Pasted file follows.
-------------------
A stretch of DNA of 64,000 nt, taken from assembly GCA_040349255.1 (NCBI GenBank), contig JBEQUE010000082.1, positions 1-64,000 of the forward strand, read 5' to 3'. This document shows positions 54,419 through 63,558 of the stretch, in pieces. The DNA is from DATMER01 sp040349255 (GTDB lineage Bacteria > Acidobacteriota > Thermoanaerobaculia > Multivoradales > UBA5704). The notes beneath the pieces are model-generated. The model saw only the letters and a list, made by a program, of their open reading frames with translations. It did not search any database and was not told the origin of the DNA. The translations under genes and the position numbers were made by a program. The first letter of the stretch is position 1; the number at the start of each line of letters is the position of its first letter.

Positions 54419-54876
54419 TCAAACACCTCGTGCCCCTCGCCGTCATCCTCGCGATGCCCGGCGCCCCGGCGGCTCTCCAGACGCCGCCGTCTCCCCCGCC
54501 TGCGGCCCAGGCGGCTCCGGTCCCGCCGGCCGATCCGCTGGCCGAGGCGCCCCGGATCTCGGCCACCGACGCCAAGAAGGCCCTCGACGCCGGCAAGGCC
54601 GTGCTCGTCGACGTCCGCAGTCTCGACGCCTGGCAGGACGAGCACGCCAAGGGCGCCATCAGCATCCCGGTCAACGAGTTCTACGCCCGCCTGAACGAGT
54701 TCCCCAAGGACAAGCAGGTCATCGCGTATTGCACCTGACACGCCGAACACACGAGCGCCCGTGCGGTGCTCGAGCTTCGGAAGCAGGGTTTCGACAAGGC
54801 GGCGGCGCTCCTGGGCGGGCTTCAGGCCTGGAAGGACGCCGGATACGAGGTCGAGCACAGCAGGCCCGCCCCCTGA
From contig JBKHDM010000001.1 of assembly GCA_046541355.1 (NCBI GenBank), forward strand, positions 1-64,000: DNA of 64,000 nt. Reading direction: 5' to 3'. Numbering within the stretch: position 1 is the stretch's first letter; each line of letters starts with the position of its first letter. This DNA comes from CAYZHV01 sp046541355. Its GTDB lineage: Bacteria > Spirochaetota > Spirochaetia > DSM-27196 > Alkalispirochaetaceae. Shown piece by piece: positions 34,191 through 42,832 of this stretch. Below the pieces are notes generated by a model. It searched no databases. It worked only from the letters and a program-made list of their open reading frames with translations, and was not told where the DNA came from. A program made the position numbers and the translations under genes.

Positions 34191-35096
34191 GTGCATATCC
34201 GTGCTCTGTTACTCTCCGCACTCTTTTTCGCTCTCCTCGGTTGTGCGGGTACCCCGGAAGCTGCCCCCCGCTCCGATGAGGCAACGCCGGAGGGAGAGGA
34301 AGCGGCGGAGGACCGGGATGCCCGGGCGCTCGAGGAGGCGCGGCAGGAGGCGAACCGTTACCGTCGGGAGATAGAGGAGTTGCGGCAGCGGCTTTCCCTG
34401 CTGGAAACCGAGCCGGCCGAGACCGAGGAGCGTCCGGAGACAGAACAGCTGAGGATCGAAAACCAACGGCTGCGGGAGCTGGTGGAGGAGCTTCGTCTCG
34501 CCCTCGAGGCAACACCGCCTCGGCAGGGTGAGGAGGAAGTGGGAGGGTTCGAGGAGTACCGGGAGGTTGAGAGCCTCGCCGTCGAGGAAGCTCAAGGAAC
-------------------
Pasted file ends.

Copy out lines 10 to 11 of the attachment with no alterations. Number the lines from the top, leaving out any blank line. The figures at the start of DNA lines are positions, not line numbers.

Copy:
34191 GTGCATATCC
34201 GTGCTCTGTTACTCTCCGCACTCTTTTTCGCTCTCCTCGGTTGTGCGGGTACCCCGGAAGCTGCCCCCCGCTCCGATGAGGCAACGCCGGAGGGAGAGGA